After several years of growing critical favor, her readership reached new levels this fall with the release of “Those Who Leave and Those Who Stay,” the third volume in her series of Naples novels, which recount the lifelong friendship of two women. In her most extensive interview in years, Ms. Ferrante, who publishes under a pseudonym and has never revealed her identity, addressed her choice of anonymity — or “absence,” as she called it. In an interview conducted by email and through her publisher, she disputed the oft-circulated notion that she might be a man. As to rumors regularly recycled in the Italian press that she is the Italian novelist Domenico Starnone, Ms. Ms. The few things known about the author who signs her work Elena Ferrante come from what she has revealed in written interviews.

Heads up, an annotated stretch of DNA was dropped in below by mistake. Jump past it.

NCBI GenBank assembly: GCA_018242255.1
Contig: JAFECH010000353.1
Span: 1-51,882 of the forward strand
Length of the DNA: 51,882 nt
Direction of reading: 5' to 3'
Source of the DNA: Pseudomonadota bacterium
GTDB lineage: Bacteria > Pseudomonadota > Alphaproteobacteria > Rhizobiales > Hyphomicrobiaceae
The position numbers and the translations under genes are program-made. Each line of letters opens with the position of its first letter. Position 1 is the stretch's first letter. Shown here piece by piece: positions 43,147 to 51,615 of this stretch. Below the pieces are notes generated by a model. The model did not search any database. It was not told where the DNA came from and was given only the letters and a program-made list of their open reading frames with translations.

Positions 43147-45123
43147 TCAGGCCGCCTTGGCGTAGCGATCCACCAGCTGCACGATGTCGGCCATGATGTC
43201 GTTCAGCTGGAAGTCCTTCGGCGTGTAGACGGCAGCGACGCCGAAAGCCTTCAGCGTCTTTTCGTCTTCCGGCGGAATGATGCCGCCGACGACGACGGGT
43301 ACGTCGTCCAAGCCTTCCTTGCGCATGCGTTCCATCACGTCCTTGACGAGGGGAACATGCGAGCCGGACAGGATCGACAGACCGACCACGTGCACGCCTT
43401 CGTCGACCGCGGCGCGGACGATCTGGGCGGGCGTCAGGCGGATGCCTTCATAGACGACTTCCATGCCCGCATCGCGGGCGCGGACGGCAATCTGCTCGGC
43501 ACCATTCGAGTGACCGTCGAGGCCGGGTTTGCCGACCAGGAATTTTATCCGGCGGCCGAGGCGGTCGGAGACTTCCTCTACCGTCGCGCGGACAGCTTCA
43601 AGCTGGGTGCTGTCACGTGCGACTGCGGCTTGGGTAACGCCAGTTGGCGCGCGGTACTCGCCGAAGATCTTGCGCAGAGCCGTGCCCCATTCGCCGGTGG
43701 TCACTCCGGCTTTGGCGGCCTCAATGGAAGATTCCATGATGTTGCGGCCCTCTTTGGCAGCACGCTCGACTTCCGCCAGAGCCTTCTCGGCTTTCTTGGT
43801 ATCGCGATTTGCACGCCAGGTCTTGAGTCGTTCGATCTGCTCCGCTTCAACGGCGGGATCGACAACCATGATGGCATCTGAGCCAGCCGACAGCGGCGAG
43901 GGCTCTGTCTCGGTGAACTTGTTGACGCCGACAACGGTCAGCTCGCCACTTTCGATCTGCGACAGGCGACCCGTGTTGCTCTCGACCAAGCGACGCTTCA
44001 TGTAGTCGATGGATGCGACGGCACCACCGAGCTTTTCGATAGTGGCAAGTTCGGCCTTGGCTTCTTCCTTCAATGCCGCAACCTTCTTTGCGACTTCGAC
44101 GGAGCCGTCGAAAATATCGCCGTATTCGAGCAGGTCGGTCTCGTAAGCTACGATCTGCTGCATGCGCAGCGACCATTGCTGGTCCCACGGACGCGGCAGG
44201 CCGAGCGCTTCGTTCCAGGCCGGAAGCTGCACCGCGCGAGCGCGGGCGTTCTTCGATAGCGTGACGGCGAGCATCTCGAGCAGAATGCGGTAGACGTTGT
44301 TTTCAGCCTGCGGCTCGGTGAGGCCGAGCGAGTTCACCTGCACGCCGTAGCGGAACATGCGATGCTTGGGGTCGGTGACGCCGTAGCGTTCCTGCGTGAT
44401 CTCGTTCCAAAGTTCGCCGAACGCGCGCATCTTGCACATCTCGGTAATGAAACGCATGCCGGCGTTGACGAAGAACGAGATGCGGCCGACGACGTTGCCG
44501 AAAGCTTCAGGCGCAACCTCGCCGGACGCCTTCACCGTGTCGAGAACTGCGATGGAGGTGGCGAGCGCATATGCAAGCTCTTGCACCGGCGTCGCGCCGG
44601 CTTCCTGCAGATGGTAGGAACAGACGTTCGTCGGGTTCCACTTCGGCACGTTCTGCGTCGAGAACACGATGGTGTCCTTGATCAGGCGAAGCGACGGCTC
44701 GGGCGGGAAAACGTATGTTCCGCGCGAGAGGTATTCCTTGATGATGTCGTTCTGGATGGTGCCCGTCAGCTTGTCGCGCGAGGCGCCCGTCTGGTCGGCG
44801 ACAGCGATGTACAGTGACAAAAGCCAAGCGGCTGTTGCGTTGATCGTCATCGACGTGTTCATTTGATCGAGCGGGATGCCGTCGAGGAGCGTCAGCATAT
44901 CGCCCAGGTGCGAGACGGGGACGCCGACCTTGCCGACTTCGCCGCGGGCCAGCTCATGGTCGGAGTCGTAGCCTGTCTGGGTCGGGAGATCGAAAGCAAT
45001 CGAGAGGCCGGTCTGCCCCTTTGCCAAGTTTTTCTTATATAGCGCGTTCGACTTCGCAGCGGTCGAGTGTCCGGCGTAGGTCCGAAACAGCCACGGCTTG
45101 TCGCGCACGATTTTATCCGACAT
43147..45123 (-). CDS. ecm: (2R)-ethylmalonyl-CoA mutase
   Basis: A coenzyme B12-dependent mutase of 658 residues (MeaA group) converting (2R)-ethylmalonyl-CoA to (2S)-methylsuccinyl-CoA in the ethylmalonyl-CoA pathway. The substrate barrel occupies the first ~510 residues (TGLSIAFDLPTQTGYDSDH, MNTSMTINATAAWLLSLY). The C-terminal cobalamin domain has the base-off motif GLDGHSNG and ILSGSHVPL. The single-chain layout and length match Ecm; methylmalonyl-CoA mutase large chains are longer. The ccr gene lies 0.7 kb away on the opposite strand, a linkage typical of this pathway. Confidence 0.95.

Ms. Who Is Elena Ferrante? Elena Ferrante sono io - Laura Buffoni. “Nessuno è il mio nome”, com’era?
Ecco come il primo tra i poeti d’occidente, quello forse cieco, quello forse mai esistito, raccontava la famosa storia di Polifemo e dell’uomo che diceva di chiamarsi Nessuno. Ulisse acceca il ciclope e poi gli sfugge, nascondendogli il suo vero nome; ma così facendo compie un atto di superbia che lo rende inviso agli dèi. Elena Ferrante's First In-Person Interview Sheds Light On Gender And Self-Doubt. Elena Ferrante on the Origins of her Neapolitan Novels. In a rare interview, Elena Ferrante reveals the personal origins of her Neapolitan novels.